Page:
Milan developer Milestone are long-established purveyors of authentic motorbike simulation, on the tarmacked tracks of MotoGP and over muddy jumps in MXGP. Their Ride series, however, is different – a tribute to motorbike culture that goes wide as well as deep. In fact they describe Ride 3 as the ultimate motorbike encyclopedia, flitting from countryside to city, GPs to Supermoto, windy roads to down-the-line drag races.
Like any good encyclopedia it’s comprehensive, comprising more than 230 bikes, 30 tracks, and 500 or so customisable bike parts. But when you’re offering everything, something is going to cause you problems. One of Ride 3’s new features, for instance, is a livery editor – a bid to provide creative control over the look of every bike that was troublesome during development.
Some kinds of freedom have come easier, though – like the night racing enabled by a switch to Unreal Engine 4.
Ride 3 is out in November – for now, here are the best racing games on PC.
“The last engine we had was a forward rendering engine,” R&D programmer Michele Caletti tells us. “Forward rendering engines don’t work very well with multiple lights, so everything that was night related was very, very complex. It was basically out of the design by default.”
In a forward rendering engine’s pipeline, lighting calculations have to be performed on every vertex and fragment in a scene – the bits of code that define how your graphics card renders lights.
That doesn’t matter so much during the day, when you have just one big light source – better known as the sun. But in a city night race, the streets are lined with lamps, and every bike has its own headlights. That’s a huge increase in light sources, with dramatic knock-on effects for performance. As you can imagine, those effects aren’t good ones.
“When you have street legal bikes with headlights moving around at night, no way you can do it in our old engine,” Caletti says.
Thankfully, Ride 3 runs on Unreal Engine 4, which supplies deferred rendering instead. Deferred rendering shunts the lighting calculations further along the pipeline, reducing the total fragment count before the engine does the maths. That might not sound like a particularly tangible change, but for Ride 3, it means that night races are suddenly viable.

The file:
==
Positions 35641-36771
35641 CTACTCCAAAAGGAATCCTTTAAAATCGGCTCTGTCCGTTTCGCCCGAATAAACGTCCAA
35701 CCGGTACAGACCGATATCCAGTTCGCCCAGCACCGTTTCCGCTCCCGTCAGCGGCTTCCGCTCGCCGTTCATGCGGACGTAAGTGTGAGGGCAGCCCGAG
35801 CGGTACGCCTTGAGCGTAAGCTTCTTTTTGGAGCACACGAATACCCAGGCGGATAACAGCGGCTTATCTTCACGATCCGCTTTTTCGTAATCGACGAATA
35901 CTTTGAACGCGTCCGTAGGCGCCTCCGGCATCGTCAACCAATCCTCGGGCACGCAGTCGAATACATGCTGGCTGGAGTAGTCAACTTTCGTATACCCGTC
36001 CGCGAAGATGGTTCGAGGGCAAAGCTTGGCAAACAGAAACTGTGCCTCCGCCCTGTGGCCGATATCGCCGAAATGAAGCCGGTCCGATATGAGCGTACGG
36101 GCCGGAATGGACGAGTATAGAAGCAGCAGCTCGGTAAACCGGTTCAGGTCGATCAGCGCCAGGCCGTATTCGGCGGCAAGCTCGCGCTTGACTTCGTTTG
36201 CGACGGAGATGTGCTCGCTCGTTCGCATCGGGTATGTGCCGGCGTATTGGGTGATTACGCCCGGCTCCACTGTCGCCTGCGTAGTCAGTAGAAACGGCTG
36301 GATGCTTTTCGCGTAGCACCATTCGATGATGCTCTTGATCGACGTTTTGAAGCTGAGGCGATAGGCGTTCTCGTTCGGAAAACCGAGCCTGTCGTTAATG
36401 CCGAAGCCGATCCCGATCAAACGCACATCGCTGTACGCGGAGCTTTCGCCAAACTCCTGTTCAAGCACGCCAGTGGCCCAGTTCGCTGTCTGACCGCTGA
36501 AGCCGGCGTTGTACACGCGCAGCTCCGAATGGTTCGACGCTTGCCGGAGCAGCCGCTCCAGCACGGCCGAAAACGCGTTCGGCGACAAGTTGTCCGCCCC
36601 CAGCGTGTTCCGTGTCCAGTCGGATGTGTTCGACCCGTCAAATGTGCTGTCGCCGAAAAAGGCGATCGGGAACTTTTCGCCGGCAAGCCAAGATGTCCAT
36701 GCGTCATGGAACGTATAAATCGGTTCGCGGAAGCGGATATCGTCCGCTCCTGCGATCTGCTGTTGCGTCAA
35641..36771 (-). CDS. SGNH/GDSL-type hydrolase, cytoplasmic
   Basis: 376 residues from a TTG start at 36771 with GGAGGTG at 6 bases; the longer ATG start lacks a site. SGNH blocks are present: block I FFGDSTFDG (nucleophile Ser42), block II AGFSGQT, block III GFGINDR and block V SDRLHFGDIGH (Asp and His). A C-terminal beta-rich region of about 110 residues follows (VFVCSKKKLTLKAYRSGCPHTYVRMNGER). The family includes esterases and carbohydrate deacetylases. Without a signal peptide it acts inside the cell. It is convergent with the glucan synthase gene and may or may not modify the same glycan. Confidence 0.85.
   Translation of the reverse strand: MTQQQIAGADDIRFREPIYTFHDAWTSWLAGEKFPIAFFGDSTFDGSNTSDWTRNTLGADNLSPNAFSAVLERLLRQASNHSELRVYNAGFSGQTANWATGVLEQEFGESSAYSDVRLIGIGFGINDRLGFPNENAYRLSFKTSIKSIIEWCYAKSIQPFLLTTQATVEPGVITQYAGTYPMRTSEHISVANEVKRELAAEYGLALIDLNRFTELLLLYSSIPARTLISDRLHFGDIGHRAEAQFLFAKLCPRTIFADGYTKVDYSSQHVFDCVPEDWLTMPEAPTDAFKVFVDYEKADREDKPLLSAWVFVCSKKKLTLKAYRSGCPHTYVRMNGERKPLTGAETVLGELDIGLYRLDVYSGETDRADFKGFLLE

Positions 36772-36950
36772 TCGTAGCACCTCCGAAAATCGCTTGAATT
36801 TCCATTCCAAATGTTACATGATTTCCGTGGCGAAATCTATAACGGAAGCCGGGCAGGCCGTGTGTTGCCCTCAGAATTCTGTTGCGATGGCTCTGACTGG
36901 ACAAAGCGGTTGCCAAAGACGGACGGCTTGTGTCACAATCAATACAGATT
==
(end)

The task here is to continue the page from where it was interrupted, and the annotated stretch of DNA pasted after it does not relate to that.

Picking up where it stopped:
“Now that we have Unreal, it can very easily take multiple lights,” Caletti says. “So you can unleash the ideas and start thinking about what you can do in different situations.”
Milestone haven’t gone wild with fairy lights and fireworks – they’re governed by their good sense and simulationist drive for authenticity.
“You still have to blend between what you can do, and the reality and visibility of what you’re doing,” Caletti explains. “In Gran Turismo you could race at night in cars with no headlights. We’ve got to think about what to do in different situations that make sense.”
Racing at night alters the atmosphere, of course, infusing Ride 3 with the illicit thrill of speeding through the dark. But it also alters the way you play.
“It’s something we explored already in Gravel,” Caletti says. “When you see less, you have to memorise, you have to react faster, and it changes the pace. It’s a challenge on its own, and that’s why it’s interesting – it changes perspectives on things you think you know very well.”
The trouble with stickers
Beyond the mechanical customisation that allows for pimped-out engines and modified transmissions, Ride 3 has new aesthetic options in the form of a livery editor. You can transform the look of a bike with stickers and the like, and then share the results online. It’s a system with precedent elsewhere in the genre.
“We’ve been looking, admittedly, to the best editors around, in Forza and Gran Turismo,” Caletti says, “trying to capture the possibilities we can have in our editor and take the best of the two.”
Cars tend to have large, smooth surfaces, perfect for displaying artwork and messages. But motorbikes are an altogether different prospect, made up of tight curves and exposed machinery.
“They’re smaller and more complex,” Caletti says. “When you project a sticker on a very bumpy line, things go weird very quickly.”
For that reason, Milestone have tuned their tools to make liveries simple and intuitive to apply. “You can do very, very complex liveries, but you have to be able to do something quickly,” Caletti says. “Usability here is the key word.”
No tribute to bike culture would be complete without the aesthetic touch. And like any good encyclopedia, Ride 3 comes with plenty of good pictures.
In this sponsored series, we’re looking at how game developers are taking advantage of Unreal Engine 4 to create a new generation of PC games. With thanks to Epic Games and Milestone.